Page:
The study focuses on university student numbers since 1996 and shows that while there has only been a six per cent drop in the number of full time undergraduates studying physics in that time, there has been a twenty per cent decline in the number of chemistry students and a 24 per cent decline in the number of students on materials-based courses.
Dr Hywel Jones, of the Materials and Engineering Research Institute at Sheffield Hallam University and author of the study explains, "It is not only undergraduate numbers that are dropping across these three subjects. There is evidence of a decline in postgraduate numbers too, especially in Chemistry. Modest increases in postgraduate numbers in Physics and Materials-based subjects do represent a recovery and do not keep pace with the overall trend of an increase in postgraduate study"
"This puts the future of scientific research in the UK in real jeopardy, as well as affecting industry, who are struggling to recruit suitably qualified science graduates.
"The decline in materials subjects is particularly worrying as there was such a small number of these students to begin with. If numbers keep dropping then courses will not have enough students to be considered financially viable and may close altogether.
"On a positive note, while there has been serious decline in traditional materials subjects, there does appear to be growth in other materials based courses such as forensic engineering, sports materials, bio-materials and aerospace materials. However, we have yet to see if these students will go on to use their degrees in a relevant graduate job."
Lorna Branton | alfa
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The Institute of Semiconductor Technology and the Institute of Physical and Theoretical Chemistry, both members of the Laboratory for Emerging Nanometrology (LENA), at Technische Universität Braunschweig are partners in a new European research project entitled ChipScope, which aims to develop a completely new and extremely small optical microscope capable of observing the interior of living cells in real time. A consortium of 7 partners from 5 countries will tackle this issue with very ambitious objectives during a four-year research program.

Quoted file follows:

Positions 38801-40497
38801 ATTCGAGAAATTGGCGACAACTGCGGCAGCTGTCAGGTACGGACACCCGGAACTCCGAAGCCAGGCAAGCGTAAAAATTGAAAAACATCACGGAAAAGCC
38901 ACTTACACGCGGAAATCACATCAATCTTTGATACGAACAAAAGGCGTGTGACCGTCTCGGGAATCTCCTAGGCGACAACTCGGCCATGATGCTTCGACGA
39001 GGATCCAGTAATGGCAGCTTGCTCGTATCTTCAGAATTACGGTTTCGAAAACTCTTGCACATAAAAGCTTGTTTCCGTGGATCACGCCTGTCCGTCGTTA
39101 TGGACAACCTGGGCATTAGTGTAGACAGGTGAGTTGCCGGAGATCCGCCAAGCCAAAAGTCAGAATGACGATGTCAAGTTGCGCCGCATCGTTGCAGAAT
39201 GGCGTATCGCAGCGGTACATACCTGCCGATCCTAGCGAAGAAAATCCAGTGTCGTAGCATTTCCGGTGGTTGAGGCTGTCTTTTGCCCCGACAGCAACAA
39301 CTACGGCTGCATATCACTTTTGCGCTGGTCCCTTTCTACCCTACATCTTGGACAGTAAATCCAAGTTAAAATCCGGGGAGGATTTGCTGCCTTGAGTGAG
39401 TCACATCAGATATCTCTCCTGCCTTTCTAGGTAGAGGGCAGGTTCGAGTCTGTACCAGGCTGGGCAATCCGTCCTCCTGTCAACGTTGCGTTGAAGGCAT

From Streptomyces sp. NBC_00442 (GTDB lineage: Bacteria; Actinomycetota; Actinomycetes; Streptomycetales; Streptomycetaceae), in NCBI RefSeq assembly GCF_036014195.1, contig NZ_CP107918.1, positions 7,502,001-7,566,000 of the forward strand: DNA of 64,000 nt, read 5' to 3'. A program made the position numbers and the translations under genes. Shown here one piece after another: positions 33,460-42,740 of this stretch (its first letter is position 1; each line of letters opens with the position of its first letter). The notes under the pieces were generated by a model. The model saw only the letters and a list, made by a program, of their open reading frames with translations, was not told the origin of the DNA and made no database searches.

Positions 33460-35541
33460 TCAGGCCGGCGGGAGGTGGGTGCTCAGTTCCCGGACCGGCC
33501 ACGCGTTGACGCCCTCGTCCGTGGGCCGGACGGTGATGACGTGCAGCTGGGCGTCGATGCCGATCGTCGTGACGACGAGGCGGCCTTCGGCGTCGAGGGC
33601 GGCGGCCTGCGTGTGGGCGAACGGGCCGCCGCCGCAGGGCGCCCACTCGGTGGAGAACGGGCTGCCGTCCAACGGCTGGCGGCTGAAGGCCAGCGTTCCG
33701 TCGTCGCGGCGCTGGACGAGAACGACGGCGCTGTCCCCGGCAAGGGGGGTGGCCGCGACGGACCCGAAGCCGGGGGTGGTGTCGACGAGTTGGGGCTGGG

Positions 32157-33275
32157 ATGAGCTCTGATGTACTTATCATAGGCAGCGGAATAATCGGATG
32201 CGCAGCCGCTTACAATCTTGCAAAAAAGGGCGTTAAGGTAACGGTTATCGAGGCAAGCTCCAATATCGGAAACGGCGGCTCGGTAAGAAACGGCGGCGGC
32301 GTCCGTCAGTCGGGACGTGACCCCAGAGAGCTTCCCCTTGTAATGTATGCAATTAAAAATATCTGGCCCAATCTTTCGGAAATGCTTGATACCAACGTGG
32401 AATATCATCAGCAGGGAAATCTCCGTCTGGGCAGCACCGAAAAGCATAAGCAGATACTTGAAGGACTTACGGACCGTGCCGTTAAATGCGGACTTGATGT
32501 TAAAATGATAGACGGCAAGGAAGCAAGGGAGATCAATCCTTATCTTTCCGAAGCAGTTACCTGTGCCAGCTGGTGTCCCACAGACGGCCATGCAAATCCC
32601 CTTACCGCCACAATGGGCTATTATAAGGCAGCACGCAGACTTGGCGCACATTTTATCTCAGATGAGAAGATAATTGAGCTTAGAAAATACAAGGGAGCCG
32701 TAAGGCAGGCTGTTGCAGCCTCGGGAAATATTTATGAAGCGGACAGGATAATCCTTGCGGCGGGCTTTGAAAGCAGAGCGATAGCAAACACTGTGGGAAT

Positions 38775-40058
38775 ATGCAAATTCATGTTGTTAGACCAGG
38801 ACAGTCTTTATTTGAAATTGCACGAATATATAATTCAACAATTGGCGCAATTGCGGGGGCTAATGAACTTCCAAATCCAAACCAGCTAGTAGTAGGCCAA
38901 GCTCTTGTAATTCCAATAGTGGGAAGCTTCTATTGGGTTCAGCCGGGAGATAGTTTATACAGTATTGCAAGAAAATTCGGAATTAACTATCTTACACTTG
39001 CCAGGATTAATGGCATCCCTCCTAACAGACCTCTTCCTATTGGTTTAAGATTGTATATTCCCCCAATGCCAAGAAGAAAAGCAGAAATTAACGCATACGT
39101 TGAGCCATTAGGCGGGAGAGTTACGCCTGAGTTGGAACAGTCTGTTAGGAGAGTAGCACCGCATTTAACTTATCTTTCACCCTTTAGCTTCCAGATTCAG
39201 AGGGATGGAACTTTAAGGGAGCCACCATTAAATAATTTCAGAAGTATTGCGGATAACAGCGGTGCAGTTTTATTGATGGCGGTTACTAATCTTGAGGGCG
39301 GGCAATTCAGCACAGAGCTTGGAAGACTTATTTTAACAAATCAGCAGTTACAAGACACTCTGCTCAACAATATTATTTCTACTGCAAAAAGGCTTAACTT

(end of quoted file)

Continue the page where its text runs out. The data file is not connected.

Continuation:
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Researchers at the Goethe University Frankfurt, together with partners from the University of Tübingen in Germany and Queen Mary University as well as Francis Crick Institute from London (UK) have developed a novel technology to decipher the secret ubiquitin code.
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Silicon nanosheets are thin, two-dimensional layers with exceptional optoelectronic properties very similar to those of graphene. Albeit, the nanosheets are less stable. Now researchers at the Technical University of Munich (TUM) have, for the first time ever, produced a composite material combining silicon nanosheets and a polymer that is both UV-resistant and easy to process. This brings the scientists a significant step closer to industrial applications like flexible displays and photosensors.
Silicon nanosheets are thin, two-dimensional layers with exceptional optoelectronic properties very similar to those of graphene. Albeit, the nanosheets are...
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